Gojack v. United States - 384 U.S. 702 (1966)
U.S. Supreme Court
Gojack v. United States, 384 U.S. 702 (1966)
Gojack v. United States
Argued April 21, 1966
Decided June 13, 1966
384 U.S. 702
In an appearance before a subcommittee of the House Committee on Un-American Activities in 1955, petitioner refused to answer certain questions concerning his affiliation with the Communist Party, the affiliation of others, and his connection with a "Peace Crusade." He did not invoke the Fifth Amendment, but challenged the jurisdiction of the Committee and the Subcommittee, the authorization of each and the constitutionality of the inquiry. He was indicted and convicted for contempt of Congress under 2 U.S.C. § 192 as a result of his refusals to answer. In Russell v. United States, 369 U. S. 749, this Court reversed, holding the indictment defective because it did not allege the "subject under inquiry." Petitioner was re-indicted, the indictment reciting that "the subject of these hearings was Communist party activities within the field of labor." Petitioner was again convicted and his conviction was affirmed by the Court of Appeals.
1. "A specific, properly authorized subject of inquiry is an essential element of the offense under § 192," and must be properly pleaded and proved. Pp. 384 U. S. 706-712.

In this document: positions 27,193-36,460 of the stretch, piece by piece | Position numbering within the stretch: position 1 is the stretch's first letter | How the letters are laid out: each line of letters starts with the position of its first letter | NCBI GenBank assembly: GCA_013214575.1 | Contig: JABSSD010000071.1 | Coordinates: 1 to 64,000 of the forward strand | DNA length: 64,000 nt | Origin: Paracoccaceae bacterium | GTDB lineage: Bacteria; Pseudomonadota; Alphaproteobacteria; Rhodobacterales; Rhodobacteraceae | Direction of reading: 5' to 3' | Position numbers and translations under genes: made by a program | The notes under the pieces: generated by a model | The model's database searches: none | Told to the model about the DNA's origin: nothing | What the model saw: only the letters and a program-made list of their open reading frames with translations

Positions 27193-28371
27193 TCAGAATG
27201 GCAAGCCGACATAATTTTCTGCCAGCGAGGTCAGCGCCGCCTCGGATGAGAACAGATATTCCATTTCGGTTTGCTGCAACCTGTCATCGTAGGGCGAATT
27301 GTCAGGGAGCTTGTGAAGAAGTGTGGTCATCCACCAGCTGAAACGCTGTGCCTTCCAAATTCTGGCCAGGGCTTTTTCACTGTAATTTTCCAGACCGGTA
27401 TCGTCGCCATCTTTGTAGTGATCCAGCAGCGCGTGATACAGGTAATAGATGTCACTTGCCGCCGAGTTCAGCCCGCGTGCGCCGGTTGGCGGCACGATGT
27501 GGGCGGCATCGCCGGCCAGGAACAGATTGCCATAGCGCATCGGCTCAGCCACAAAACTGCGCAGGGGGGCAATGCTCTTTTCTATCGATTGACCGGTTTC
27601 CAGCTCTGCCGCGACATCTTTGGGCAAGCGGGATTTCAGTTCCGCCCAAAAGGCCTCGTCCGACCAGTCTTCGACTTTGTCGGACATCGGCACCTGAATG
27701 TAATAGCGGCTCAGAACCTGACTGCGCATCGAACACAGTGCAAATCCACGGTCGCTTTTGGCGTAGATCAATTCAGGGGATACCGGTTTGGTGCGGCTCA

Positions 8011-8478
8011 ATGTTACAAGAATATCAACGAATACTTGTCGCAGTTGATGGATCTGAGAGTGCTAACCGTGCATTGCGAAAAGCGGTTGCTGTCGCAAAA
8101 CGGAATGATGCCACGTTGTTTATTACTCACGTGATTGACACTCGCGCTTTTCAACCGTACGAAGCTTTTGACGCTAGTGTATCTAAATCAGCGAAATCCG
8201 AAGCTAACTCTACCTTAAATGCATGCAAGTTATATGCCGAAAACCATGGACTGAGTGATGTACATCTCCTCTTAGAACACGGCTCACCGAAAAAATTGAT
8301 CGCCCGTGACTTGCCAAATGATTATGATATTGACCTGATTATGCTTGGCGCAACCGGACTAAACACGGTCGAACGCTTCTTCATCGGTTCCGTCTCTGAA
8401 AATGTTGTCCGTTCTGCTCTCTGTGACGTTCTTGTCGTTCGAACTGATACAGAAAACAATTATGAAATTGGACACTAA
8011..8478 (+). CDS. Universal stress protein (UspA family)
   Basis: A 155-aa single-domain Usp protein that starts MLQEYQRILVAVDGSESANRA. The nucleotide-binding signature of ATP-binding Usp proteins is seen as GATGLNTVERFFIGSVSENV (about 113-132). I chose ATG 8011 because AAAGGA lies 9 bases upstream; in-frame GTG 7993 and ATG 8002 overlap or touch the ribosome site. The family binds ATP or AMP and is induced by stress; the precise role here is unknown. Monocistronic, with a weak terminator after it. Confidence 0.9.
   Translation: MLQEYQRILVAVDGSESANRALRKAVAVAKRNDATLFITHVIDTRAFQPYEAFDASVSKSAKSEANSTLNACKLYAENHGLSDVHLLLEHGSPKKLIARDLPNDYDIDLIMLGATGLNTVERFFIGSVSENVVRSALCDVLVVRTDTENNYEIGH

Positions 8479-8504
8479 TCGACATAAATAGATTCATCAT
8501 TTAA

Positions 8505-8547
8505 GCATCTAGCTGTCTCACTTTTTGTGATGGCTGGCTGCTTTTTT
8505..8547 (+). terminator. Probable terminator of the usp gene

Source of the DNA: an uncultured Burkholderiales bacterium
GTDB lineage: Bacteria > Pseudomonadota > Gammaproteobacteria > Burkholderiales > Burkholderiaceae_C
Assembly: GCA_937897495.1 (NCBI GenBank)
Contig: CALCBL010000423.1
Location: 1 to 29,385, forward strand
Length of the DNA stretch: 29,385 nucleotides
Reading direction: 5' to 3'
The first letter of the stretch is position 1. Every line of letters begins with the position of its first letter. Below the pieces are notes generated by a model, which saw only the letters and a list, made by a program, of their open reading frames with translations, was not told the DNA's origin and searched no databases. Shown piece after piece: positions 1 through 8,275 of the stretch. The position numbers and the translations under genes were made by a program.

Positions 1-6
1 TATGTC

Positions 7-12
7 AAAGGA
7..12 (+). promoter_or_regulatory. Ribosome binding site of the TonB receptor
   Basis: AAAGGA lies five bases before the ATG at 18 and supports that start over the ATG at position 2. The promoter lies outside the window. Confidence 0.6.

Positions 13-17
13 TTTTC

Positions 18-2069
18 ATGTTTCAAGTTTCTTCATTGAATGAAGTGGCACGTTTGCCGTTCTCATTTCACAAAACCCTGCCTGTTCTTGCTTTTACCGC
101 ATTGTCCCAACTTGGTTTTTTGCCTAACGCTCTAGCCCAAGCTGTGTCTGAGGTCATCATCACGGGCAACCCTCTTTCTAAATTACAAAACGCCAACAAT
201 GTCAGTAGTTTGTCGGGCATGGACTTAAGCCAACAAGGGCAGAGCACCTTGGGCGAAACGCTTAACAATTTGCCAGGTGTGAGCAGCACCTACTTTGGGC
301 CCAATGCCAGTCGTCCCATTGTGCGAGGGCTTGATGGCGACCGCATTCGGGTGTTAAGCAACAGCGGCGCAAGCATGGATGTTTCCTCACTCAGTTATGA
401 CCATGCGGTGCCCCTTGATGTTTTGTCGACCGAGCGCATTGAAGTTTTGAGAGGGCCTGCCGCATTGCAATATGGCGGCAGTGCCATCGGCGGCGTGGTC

2. In this case, the House Committee never authorized the hearings on "Communist party activities within the field of labor" which is alleged to be the subject of inquiry. Pp. 384 U. S. 706-712.
(a) The House Committee's own Rule I requires that a "major investigation" be specifically approved by the Committee. This is concededly a "major investigation." The record shows that it was never authorized or approved by the Committee. "When a committee rule relates to a matter of such importance, it must be strictly observed." Yellin v. United States, 374 U. S. 109. Pp. 384 U. S. 706-709.
(b) The Committee's failure to authorize the investigation cannot be cured by an "inference" of Committee approval. Pp. 384 U. S. 709-711.
3. Additionally, the subcommittee before which petitioner testified was not properly empowered to conduct the inquiry.
proof of a clear delegation to the subcommittee of authority to conduct an inquiry into a designated subject, the subcommittee was without authority which can be vindicated by criminal sanctions under § 192. . . ."
Hence, even if the Committee itself had properly approved the making of the investigation, this prosecution would fail because the subcommittee was not properly empowered.
"The legislative history of § 192 makes plain that a clear chain of authority from the House to the questioning body is an essential element of the offense. If the contempt occurs before a subcommittee, the line of authority from the House to the Committee and then to the subcommittee must plainly and explicitly appear, and it must appear in terms of a delegation with respect to a particular, specific subject matter."
Pp. 384 U. S. 713-717.
121 U.S.App.D.C. 126, 348 F.2d 355, reversed.